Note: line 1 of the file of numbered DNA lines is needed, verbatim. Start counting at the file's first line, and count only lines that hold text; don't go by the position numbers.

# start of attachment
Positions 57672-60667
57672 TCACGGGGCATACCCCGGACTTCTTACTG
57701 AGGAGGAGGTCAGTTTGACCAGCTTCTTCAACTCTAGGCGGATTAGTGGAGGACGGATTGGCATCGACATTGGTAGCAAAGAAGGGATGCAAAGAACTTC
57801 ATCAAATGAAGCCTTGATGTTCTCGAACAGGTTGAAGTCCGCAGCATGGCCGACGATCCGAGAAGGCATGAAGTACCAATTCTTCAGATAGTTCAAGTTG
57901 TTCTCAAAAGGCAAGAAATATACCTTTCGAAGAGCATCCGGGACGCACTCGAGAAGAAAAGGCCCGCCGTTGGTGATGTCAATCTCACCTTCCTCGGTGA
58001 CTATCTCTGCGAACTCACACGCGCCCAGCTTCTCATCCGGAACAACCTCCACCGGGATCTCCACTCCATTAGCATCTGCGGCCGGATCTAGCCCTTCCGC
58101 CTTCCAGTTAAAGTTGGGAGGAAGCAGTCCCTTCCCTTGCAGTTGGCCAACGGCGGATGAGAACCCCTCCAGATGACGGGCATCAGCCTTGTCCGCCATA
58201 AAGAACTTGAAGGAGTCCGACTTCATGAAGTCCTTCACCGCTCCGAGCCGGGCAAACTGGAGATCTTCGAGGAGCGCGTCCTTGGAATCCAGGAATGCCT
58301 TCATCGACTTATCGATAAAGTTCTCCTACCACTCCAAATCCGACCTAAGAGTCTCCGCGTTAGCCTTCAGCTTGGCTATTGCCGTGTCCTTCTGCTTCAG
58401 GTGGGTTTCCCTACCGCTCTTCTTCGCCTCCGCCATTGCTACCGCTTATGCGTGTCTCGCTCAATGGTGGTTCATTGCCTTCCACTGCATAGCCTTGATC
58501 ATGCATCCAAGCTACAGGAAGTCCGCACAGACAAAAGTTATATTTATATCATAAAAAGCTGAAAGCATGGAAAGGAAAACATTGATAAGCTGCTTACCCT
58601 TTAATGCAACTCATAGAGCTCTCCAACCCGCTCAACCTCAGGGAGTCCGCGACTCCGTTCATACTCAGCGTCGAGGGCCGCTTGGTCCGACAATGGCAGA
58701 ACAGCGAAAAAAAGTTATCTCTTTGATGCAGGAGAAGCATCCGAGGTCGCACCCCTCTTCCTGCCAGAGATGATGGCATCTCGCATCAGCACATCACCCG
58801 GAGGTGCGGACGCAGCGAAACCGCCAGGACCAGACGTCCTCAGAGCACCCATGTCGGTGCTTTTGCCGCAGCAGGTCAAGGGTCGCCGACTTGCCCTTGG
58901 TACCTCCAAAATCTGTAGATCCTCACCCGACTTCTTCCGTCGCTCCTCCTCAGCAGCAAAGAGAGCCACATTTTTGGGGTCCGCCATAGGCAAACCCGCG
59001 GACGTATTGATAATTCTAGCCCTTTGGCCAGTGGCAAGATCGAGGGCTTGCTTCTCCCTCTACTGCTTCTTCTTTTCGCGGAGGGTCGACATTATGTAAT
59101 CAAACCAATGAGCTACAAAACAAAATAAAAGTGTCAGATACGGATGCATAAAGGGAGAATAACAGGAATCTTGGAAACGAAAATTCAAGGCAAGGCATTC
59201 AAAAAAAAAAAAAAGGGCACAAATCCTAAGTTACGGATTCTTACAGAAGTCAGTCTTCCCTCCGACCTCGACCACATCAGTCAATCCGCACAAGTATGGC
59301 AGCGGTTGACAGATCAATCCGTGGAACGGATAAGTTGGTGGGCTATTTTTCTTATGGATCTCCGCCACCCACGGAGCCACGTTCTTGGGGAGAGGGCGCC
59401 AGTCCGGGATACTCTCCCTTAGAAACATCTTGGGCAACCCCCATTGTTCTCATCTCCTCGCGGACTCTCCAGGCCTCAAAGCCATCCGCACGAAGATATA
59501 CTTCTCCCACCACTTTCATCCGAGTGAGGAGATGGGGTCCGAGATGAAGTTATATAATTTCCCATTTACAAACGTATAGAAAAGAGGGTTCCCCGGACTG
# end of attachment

Positions 57672-60667